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If anyone is interested in an M12 SPG conversion of the WoT M3 Lee there is a 1:48 GPF gun model on Landships II. The GPF barrel and receiver were carried in a cylindrical mounting - in the M12 this was mounted on a circular plinth on the floor of the fighting compartment. As far as I can tell the GPF gun wasn't modified for use in the M12.

Charlie
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  #28  
Old 08-01-2020, 08:49 AM
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Thanks very much, Charlie. Much appreciated. As an ex tank gunner these, these events fascinate me, a bit like the Soviet use of the IS-2 in the anti-tank role. If you hit it, it will NOT be much use for a while.
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  #29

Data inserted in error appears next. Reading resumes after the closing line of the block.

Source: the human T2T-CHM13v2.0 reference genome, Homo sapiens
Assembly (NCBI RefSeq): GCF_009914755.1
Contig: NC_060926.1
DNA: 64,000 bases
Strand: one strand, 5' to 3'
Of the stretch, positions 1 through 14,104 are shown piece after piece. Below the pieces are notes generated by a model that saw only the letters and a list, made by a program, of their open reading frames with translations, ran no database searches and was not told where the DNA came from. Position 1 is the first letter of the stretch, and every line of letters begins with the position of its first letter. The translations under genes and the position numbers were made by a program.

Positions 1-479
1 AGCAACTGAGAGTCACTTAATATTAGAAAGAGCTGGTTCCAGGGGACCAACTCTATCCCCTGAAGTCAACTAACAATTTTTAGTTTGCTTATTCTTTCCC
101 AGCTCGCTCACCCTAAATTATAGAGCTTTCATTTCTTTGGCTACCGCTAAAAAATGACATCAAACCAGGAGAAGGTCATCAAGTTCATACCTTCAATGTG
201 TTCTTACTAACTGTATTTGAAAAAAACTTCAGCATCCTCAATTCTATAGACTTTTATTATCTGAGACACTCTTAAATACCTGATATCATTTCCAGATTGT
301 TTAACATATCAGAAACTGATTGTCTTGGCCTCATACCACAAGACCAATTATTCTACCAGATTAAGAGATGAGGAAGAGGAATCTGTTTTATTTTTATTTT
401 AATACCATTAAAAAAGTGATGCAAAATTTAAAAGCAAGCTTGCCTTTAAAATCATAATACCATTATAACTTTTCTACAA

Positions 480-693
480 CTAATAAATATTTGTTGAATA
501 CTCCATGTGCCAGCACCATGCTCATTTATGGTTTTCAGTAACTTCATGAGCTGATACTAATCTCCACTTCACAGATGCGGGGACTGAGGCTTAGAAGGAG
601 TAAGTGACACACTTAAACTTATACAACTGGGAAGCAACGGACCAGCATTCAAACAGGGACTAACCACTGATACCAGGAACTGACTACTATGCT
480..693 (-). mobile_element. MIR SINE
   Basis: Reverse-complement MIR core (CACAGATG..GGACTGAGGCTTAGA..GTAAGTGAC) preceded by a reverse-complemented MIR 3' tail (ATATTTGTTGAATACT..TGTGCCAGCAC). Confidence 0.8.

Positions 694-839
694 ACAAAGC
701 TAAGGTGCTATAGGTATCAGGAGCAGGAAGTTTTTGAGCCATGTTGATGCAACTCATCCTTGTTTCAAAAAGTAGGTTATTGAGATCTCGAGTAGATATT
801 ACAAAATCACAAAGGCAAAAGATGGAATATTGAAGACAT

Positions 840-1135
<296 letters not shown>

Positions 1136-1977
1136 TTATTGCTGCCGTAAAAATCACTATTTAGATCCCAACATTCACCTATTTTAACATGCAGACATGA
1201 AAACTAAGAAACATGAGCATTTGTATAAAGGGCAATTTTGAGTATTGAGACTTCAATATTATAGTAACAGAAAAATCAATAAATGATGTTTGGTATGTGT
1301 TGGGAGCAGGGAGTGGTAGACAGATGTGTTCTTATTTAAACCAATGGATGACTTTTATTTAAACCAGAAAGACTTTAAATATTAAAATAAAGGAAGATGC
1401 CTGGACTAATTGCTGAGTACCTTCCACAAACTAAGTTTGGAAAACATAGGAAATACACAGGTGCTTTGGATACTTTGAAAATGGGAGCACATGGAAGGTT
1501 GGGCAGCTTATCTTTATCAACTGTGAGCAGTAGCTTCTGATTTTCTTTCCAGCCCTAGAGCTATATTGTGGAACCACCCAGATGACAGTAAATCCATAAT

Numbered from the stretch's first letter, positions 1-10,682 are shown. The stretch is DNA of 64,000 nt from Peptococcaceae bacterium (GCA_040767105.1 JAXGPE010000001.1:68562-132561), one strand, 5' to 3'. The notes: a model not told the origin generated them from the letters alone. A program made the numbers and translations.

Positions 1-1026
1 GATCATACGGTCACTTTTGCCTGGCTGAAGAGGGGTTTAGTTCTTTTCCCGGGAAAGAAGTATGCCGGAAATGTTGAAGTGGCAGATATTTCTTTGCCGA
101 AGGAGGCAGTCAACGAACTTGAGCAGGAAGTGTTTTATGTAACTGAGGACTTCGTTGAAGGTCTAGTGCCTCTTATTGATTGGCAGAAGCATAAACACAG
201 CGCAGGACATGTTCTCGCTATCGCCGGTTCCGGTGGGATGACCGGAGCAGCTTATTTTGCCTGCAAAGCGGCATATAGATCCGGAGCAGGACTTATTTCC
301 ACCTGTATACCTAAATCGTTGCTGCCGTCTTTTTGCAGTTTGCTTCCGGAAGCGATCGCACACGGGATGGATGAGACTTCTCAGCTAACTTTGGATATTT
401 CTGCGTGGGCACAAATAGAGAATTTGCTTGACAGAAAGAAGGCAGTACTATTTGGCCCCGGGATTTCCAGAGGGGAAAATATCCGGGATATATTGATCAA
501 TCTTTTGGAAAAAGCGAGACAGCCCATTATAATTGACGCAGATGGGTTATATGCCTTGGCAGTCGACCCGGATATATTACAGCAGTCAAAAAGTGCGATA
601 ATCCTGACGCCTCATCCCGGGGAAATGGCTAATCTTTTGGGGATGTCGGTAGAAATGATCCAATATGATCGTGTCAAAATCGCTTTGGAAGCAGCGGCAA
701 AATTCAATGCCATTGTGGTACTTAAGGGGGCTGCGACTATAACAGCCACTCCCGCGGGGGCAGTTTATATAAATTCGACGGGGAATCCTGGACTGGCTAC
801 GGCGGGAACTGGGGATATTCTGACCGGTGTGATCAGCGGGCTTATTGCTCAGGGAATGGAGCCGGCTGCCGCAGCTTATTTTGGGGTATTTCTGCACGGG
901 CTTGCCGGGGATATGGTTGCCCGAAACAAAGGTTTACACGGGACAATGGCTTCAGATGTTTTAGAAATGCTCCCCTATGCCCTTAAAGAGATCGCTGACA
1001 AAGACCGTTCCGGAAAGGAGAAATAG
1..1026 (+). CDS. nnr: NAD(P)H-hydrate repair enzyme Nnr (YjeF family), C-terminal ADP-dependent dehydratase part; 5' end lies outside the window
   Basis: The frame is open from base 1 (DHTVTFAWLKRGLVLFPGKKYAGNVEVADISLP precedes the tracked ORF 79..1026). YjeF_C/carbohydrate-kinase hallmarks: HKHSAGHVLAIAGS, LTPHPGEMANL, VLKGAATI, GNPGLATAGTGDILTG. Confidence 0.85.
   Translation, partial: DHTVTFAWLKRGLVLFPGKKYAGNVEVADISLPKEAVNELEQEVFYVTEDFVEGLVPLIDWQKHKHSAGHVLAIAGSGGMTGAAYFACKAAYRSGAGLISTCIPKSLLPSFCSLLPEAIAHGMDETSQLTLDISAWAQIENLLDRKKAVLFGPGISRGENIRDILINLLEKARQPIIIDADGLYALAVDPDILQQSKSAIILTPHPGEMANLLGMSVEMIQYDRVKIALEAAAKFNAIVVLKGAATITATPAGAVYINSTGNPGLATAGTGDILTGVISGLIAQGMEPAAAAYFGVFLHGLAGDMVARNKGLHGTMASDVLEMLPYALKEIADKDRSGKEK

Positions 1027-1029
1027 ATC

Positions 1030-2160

Old 08-01-2020, 03:41 PM
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Quote:
Originally Posted by CharlieC View Post
The length of the guns looks a bit strange - the hull 75mm seems too long and the turret 37mm too short.
Probably not the most obvious photo angle for showing a Lee with the longer 75, but here one is,
https://tankandafvnews.com/2016/12/2...from-a-m3-lee/
Quote:
US Sgt. Hiram E. Prouty (20344717) of US 175th Infantry Regiment, 29th Infantry Division dressed as Santa Claus arriving on a late production M3 tank (W-3,028,835) “Buccaneer” at Camp Perham Down, Wiltshire, England. December 1942
If you can find one and have a few dollars floating around loose, R. P. Hunnicutt's 1978, nearly 600 page, book, Sherman: A History of the American Medium, has a thorough look at the M3 Lee/Grant.
It went through an evolution as did its 'offspring' the M4 Sherman.
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  #30  
Old 08-02-2020, 01:07 AM
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According to Hunnicutt the M3 gun didn't appear until late in the production run and even then wasn't fitted to all the late production tanks. The M3A4s with the Chrysler multi-bank engine were all fitted with the M3 gun but there were only about 110 of those.

Charlie